Back to Journals » Therapeutics and Clinical Risk Management » Volume 14

Total hip arthroplasty following arthrodesis: a single-center experience of 17 patients

Authors Çalbıyık M

Received 24 January 2018

Accepted for publication 12 March 2018

Published 11 April 2018 Volume 2018:14 Pages 659—664


Checked for plagiarism Yes

Review by Single anonymous peer review

Peer reviewer comments 2

Editor who approved publication: Professor Garry Walsh

Murat Çalbıyık

Department of Orthopedics and Traumatology, Hitit University, Faculty of Medicine, Corum, Turkey

Purpose: We aimed to present our experience with total hip arthroplasty in patients with previous hip arthrodesis.
Patients and methods: This was a retrospective study, in which clinical and radiological outcomes of total hip arthroplasty performed in 17 patients (mean age 54.2±8.5 years; age range 33–68 years; female to male ratio 10/7) with previous arthrodesis in our clinic between 2001 and 2014 were reviewed. Patients were followed up for 6.7±2.8 years (range 3–12 years) after the operation and evaluated for ipsilateral knee pain, range of motion, walking capacity, and leg-length discrepancy. The clinical outcome was assessed by the Harris Hip Score.
Results: The outcome of arthroplasty was good or excellent in 14 of 17 patients (82.3%), fair in two patients (11.8%), and failure in one patient (5.9%). The Harris Hip Score increased to 79.8±9.8 postoperatively from a preoperative score of 40.9±10.1 (p<0.01). Pain-free hip was obtained in 15 patients (88.2%), and range of motion was 88°. Fourteen patients (82.4%) reported a significant decrease in back pain, and 11 patients (64.7%) in ipsilateral knee pain. Ten patients (58.8%) were able to walk normally, five patients (29.4%) walked with slight Trendelenburg gait without support, and two patients (11.8%) with severe Trendelenburg gait using arm rests. The mean leg-length discrepancy was 1.1 cm (range 0–3 cm). The complications were peroneal nerve palsy (n=3), superficial wound infection (n=3), hip dislocation (n=2), and heterotopic ossification (n=3).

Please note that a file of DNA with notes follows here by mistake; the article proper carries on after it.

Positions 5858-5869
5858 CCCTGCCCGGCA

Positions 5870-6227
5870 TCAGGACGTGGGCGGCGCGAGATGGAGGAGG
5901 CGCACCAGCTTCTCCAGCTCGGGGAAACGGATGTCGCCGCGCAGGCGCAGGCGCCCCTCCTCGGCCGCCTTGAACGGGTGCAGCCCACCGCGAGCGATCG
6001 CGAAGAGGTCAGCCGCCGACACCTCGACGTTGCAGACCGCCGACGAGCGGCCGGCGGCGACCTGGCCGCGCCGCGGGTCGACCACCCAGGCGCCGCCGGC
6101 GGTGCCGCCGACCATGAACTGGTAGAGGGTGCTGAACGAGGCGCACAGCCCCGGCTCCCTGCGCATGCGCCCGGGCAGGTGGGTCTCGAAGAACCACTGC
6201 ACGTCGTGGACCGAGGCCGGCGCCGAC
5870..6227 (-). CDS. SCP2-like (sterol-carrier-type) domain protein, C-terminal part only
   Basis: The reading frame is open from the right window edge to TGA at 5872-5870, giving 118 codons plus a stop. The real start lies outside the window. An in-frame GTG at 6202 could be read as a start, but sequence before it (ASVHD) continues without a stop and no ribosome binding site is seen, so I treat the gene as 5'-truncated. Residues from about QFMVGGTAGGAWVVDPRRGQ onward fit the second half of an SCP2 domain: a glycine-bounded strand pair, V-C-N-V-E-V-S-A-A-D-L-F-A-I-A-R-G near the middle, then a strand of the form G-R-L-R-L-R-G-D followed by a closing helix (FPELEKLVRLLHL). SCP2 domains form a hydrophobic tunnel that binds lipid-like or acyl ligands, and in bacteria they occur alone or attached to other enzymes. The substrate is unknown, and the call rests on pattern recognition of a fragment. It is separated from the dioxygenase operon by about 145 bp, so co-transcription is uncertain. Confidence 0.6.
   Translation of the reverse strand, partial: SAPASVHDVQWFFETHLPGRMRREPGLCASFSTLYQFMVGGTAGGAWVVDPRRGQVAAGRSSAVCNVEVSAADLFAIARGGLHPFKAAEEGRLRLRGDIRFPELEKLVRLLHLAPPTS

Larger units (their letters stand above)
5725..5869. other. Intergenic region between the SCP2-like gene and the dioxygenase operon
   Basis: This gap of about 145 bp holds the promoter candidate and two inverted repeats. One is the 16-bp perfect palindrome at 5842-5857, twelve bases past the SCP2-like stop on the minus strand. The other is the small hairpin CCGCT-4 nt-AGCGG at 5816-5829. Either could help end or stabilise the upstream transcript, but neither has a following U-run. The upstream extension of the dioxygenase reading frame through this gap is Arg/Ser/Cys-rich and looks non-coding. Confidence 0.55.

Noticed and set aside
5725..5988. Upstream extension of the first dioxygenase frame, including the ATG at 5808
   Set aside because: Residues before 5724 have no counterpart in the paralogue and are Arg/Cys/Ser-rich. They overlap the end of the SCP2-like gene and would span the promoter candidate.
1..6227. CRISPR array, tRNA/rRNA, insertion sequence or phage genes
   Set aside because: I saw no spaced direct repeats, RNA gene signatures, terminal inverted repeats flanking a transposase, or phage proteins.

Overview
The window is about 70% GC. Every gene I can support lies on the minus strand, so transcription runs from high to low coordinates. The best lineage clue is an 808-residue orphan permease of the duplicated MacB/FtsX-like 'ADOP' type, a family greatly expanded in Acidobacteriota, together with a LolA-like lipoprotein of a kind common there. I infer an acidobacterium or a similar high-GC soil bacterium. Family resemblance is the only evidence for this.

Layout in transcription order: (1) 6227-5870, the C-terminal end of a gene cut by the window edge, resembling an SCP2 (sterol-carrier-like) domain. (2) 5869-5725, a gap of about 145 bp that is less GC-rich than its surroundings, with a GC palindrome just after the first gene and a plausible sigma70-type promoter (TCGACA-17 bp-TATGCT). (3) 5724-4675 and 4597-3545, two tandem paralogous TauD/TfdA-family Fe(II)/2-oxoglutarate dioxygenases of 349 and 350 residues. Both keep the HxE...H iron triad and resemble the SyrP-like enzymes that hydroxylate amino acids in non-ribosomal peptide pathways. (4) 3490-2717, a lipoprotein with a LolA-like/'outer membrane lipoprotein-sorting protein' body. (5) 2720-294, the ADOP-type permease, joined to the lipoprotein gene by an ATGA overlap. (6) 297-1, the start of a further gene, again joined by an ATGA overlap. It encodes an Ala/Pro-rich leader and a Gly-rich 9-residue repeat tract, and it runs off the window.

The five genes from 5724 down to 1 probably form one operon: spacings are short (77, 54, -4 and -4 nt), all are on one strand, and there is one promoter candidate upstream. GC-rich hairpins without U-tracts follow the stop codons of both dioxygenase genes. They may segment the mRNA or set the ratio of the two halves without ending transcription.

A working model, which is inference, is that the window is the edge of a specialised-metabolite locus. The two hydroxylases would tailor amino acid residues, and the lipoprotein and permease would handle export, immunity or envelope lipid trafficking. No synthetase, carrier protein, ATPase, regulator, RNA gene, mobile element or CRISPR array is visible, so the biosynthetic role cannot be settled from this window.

Conclusion: If it is well planned, conversion of hip arthrodesis to total hip arthroplasty is a successful and safe procedure, which increases patients’ functionality.

Keywords: hip arthrodesis, total hip arthroplasty, retrospective, range of motion

Creative Commons License This work is published and licensed by Dove Medical Press Limited. The full terms of this license are available at and incorporate the Creative Commons Attribution - Non Commercial (unported, v3.0) License. By accessing the work you hereby accept the Terms. Non-commercial uses of the work are permitted without any further permission from Dove Medical Press Limited, provided the work is properly attributed. For permission for commercial use of this work, please see paragraphs 4.2 and 5 of our Terms.

Download Article [PDF]  View Full Text [HTML][Machine readable]